Book review. 'Nuff said:
Review: Gentlemen Prefer Blondes/ But Gentlemen Marry Brunettes – Anita Loos
“I set to work at once on your esteemed order and so hard indeed that I almost stupefied myself and stopped, reclining on a sofa and reading Gentlemen Prefer Blondes for three whole days.”
James Joyce, letter to Harriet Shaw Weaver, 8 November 1926
Recently I was rummaging around Oxfam’s second hand book store in Preston (always the highlight for me of any trip to Preston), when I happened across a copy of Anita Loos’s novel, Gentlemen Prefer Blondes.
If people remember the name at all these days it’s likely to be thanks to the 1953 movie starring Marilyn Monroe, yet when the book was published in 1925 it went through forty-five editions before demand started to wane. The second edition alone ran to sixty thousand copies and was snapped up in days.
Gentlemen Prefer Blondes takes the form of the diary of New York socialite, Lorelei Lee, the blonde in question that gentlemen seem to prefer. As Loos tells it in her introduction to the 1963 edition, she was returning from New York to Los Angeles by train with a group of the elite of Hollywood, including Douglas Fairbanks, Senior. There was a blonde girl travelling with the group and Loos could not work out why staff onboard seemed keener to assist this one blonde girl than the darker haired Loos.
Apparently the rather prosaic truth hadn’t occurred to anyone before, that blonde women are generally more popular. From this one incident Loos reflected on all of the blonde girls that she had known in her life and realised the truth. She noticed that even the greatest intellectual minds in America that she knew seemed to fall for ‘the dumbest blonde of all’ (her words) and she presently wrote a sketch which became a series of sketches that appeared in the magazine Harper’s Bazaar, before finally being published as a full blown novel (the first edition sold out on the day it was released).
Edith Wharton called Gentlemen Prefer Blondes ‘the great American novel’, a title that has been given to many novels, especially from that time of prohibition and the Jazz Age. Indeed, in many respects Gentlemen Prefer Blondes is no different than many novels from that time. It’s heroine is a social high flyer, being wined and dined by one American industrialist and English lord after another. She travels to London and Paris and Vienna and home to New York again, always paid for by one of her many gentlemen friends. As Loos notes, if any male writer had written about such things, their efforts would have been met with massive indignation, yet she ‘with my infantile cruelty, have never been able to view even the most impressive human behaviour as anything but foolish’. Lorelei is essentially a gold digger, always scheming for new clothes and diamond tiaras on somebody else’s account, yet Loos’s simple prose style lends her a great deal of sympathy. Besides, most of the men she dupes deserve it.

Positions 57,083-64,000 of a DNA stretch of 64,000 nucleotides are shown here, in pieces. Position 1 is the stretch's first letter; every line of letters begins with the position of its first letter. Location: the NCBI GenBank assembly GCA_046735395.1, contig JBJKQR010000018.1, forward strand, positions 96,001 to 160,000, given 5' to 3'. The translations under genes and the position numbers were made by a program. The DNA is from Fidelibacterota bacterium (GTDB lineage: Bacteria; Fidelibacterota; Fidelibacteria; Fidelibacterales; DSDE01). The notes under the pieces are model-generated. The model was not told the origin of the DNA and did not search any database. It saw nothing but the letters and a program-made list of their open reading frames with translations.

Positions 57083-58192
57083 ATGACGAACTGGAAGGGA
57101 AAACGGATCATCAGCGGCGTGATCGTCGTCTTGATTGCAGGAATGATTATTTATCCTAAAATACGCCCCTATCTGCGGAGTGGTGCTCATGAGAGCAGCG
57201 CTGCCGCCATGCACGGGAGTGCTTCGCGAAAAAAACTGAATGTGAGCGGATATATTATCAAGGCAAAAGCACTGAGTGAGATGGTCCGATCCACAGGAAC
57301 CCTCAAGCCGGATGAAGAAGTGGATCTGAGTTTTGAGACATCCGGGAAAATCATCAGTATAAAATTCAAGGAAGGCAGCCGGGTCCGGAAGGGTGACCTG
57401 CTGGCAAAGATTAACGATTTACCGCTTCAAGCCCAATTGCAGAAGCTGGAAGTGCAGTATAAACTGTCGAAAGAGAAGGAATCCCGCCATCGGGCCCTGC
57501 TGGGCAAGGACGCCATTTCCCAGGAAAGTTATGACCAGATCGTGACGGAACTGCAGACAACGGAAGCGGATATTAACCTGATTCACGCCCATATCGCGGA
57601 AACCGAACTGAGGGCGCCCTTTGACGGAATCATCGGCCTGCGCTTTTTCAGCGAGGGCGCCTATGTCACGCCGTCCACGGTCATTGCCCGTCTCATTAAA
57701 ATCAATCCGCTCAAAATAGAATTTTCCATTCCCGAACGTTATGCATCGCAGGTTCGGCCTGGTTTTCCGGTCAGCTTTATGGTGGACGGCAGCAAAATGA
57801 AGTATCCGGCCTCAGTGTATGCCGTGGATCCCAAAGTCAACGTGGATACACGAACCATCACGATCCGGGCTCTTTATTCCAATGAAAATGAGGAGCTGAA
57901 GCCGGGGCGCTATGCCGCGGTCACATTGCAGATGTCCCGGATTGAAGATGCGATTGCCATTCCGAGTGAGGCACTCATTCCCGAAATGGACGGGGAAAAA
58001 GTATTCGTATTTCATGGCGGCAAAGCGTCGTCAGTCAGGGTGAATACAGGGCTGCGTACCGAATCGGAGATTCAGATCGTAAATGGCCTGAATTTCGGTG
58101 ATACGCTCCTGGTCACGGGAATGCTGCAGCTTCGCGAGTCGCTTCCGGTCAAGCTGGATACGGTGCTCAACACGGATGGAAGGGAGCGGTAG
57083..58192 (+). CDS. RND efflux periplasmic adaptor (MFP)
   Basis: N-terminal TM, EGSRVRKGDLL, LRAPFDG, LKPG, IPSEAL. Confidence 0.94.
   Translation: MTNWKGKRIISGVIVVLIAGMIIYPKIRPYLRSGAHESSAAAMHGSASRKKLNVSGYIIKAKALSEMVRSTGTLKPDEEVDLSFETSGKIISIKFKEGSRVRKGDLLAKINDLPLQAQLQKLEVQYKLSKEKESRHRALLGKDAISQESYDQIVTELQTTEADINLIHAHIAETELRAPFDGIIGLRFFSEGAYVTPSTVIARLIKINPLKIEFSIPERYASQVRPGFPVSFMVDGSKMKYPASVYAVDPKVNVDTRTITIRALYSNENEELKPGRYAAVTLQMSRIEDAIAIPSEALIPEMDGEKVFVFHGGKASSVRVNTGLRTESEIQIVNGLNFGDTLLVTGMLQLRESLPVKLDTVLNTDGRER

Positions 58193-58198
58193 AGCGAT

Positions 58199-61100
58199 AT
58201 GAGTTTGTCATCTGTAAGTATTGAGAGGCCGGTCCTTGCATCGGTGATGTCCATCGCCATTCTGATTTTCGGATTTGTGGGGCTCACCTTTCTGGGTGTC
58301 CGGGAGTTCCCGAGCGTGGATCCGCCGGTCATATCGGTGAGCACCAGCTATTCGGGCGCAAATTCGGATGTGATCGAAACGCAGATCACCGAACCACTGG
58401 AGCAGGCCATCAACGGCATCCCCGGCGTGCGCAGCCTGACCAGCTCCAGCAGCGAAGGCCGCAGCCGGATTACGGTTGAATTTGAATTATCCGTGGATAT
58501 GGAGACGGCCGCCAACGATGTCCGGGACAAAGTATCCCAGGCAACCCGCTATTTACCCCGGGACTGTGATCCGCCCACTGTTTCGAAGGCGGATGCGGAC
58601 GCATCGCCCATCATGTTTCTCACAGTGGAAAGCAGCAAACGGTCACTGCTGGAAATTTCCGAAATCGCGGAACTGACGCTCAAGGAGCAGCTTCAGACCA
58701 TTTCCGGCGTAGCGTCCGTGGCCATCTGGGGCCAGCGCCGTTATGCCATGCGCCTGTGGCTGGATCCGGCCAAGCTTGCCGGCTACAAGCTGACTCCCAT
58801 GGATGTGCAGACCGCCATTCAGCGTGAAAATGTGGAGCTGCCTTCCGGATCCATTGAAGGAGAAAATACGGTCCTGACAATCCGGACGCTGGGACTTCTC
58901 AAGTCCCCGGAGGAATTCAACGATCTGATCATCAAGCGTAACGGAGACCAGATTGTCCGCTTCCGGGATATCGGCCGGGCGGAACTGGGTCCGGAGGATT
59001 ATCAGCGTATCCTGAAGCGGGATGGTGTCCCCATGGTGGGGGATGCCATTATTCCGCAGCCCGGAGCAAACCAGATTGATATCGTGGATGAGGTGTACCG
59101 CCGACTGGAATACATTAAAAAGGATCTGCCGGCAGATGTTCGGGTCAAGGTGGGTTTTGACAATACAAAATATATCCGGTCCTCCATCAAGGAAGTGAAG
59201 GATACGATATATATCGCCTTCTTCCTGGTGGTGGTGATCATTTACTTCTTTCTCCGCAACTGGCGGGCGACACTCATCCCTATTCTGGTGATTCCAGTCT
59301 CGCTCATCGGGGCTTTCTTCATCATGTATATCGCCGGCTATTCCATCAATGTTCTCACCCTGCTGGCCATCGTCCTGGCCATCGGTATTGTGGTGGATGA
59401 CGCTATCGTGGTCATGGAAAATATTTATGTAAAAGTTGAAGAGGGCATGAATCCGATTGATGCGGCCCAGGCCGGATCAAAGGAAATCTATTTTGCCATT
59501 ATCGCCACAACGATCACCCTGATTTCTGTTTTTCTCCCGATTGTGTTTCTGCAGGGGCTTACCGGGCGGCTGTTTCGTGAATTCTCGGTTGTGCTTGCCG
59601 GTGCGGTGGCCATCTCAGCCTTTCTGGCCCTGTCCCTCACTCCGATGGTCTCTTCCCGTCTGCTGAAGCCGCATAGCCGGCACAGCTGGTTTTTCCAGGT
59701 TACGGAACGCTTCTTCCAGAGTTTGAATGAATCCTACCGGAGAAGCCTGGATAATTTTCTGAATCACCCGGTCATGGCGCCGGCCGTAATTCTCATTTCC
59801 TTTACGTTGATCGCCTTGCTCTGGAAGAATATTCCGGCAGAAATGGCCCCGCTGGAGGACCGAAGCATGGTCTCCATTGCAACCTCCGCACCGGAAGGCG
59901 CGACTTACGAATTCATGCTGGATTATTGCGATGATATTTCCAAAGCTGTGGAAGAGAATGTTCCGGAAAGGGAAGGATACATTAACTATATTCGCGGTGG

Gentlemen Prefer Blondes is a short book, a couple of hours is all it takes to get through, which makes James Joyce’s claim to have spent three days reading it rather curious. The introduction notes, ‘James Joyce, who had begun to lose his eyesight, saved his reading for Lorelei Lee’. Which isn’t quite true, as Joyce was reading the book a year after publication. More likely, he was gathering material for Finnegans Wake. Lorelei Lee’s style is one of near perfect grammar and punctuation, but with her own peculiar style of phonetically spelling words, some of which Joyce obviously appropriated. She spells Eiffel Tower, Eyefull Tower for instance, which in the Wake becomes, ‘a skyerscape of a most eyeful hoyth entowerly’ [my italics]. Failing eyesight or not, spending three days reading a two hour novel suggests that Joyce wasn’t merely reading, he was studying in detail.
Joyce appears briefly by name in the 1927 sequel to Gentlemen Prefer Blondes, But Gentlemen Marry Brunettes. The Picador edition that I bought from Oxfam includes both books back to back, so that you read Gentlemen Prefer Blondes, then vertically rotate the book by 180O to read But Gentlemen Marry Brunettes. Not enough twin editions of novels are produced in this way in my opinion.
But Gentlemen Marry Brunettes is not quite as good as Gentlemen Prefer Blondes. Again, Lorelei Lee is the narrator but here she tells the story of the early life of her friend and fellow socialite, Dorothy Shaw. The problem is that Lorelei Lee is charmingly dumb in Gentlemen Prefer Blondes, but in order to accommodate the story of Dorothy she has to be much more knowing and the only thing that remains of the style of Gentlemen Prefer Blondes is Lorelei’s idiosyncratic spelling. It’s ok, but nowhere near as good as the original story.
I haven’t seen the film, but then my film knowledge is woefully lacking. Not a patch on my literary knowledge. Now though I will have to track down a copy to watch, because I imagine there are few actresses more suited to playing Lorelei Lee than Marilyn Monroe. I’ve never engaged in the fascination with Marilyn, but then I’ve never really engaged with the fascination with blonde women either. Each to their own. I guess this means that I’m not a gentleman. Well all I can say to that is, phew! close call.
Get it done.